‘Don’t Marginalise North In Oil Allocation’

The Executive Director of the Africa Centre for Energy Policy (ACEP), Dr Mohammed Amin Adam, has called all Members of Parliament (MPs) representing the people of the three regions in the north to ultimately prioritise the needs of their constituents over that of their party interests.

He strongly believes that posterity would indeed judge the MPs and ministers from the north if they fail to stand for the interest and development of their people.

‘I think that our northern politicians are not doing much because they have been over shadowed by the party whips and I think they should see themselves as representing the people and need to work in our interest before they consider their party interest. Unfortunately, this is not what they are doing,’ he mentioned.

Dr Amin disclosed that it is indeed sad that the three regions in the north put together cannot get up to 10 percent of the oil revenue, yet MPs have been sitting, listening and approving the finance minister’s budget for the past three years.

The Executive Director of ACEP was speaking at a public forum in Bolgatanga to sensitise civil society organisations, the media and other development stakeholders on the allocation of Ghana’s oil revenue across the regions and development sectors.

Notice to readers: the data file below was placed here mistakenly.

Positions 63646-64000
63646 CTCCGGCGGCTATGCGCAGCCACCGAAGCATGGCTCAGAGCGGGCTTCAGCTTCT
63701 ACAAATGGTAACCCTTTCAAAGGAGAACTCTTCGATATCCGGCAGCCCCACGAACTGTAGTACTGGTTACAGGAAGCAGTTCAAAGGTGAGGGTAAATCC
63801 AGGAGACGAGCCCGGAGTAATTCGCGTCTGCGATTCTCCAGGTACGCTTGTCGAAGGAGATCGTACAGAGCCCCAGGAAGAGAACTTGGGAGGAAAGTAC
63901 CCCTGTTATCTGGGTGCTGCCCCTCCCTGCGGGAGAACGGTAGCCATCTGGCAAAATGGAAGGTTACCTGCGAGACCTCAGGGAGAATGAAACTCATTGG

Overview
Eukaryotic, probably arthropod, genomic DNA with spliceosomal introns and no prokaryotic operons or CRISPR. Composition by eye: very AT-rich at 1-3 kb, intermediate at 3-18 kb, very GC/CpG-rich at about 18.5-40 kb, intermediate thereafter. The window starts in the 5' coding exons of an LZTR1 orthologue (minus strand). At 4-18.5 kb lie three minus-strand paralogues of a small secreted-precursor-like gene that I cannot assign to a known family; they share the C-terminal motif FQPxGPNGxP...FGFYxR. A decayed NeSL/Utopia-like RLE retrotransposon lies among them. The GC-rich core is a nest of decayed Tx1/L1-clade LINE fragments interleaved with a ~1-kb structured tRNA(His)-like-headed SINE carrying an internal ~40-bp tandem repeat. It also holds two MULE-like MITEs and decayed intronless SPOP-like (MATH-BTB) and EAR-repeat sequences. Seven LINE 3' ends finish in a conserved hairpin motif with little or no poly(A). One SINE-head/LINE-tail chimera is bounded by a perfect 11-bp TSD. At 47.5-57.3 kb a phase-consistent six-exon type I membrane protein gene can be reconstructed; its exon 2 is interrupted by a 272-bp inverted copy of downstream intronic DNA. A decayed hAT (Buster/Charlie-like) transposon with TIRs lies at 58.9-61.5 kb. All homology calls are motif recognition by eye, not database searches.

The forum was part of a campaign dubbed: ‘Oil for Agric Campaign’, which is aimed at ensuring that the current government and successive ones increase the allocation and spending of the oil money on agricultural development, especially in the three northern regions.

The three regions have large stretches of lands suitable for agriculture, unfortunately, though government keeps trumpeting that agriculture is a key pillar in the country’s economy, very little investment has been made in this area.

‘Government needs to be serious and make reasonable investment in agriculture so that the sector can produce more for domestic consumption and export. Countries that have developed very fast did not concentrate on only big, big industries, they developed small scale industries, and the same should apply to small scale farming.

Unfortunately, this sector has been ignored while we are sitting and dreaming about bigger investments.’

From Ebo Bruce-Quansah, Bolgatanga

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